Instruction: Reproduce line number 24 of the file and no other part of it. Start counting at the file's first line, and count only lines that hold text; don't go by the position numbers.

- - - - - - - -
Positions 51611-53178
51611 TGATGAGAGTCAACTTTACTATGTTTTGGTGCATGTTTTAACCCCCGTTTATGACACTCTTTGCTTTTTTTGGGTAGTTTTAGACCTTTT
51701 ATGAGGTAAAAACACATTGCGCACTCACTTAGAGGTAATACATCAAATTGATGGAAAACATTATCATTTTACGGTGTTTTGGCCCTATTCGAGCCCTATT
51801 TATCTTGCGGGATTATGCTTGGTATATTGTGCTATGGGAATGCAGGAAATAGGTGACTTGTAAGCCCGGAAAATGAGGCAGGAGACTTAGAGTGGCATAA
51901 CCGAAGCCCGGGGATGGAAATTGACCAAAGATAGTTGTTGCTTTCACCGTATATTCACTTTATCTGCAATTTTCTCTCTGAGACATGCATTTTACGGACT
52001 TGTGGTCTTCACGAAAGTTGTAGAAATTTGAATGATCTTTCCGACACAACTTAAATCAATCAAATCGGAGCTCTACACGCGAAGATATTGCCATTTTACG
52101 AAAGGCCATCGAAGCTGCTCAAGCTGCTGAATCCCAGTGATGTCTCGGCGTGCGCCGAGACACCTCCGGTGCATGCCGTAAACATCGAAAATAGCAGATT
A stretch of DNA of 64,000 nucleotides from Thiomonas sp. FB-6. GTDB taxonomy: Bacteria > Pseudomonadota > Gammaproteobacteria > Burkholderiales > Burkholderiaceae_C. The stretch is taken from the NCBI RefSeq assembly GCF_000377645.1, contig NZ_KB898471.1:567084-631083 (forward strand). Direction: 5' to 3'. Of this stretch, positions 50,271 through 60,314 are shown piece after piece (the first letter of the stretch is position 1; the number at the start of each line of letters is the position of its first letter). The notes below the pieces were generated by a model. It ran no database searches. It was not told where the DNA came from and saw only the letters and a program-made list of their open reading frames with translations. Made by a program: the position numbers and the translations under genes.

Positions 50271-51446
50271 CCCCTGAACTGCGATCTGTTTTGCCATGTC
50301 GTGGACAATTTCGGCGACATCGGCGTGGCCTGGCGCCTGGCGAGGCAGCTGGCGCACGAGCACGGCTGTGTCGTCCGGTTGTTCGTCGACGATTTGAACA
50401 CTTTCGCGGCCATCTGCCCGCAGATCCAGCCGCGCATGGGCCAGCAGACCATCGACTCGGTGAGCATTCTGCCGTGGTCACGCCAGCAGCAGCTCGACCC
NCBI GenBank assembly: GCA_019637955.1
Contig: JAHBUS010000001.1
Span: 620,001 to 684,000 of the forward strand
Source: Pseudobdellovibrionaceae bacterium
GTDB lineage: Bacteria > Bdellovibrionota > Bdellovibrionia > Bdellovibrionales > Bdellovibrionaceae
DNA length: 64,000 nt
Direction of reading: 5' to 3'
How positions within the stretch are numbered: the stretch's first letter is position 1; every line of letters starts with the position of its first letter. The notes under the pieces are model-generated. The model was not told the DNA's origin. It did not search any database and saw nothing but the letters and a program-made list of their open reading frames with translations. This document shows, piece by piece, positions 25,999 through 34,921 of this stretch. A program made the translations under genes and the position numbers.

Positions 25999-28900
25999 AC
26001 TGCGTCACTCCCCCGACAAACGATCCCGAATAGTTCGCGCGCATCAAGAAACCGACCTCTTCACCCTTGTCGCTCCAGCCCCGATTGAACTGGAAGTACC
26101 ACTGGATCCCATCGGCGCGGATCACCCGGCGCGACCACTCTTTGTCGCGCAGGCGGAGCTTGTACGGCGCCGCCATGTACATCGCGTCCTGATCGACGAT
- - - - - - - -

26101 ACTGGATCCCATCGGCGCGGATCACCCGGCGCGACCACTCTTTGTCGCGCAGGCGGAGCTTGTACGGCGCCGCCATGTACATCGCGTCCTGATCGACGAT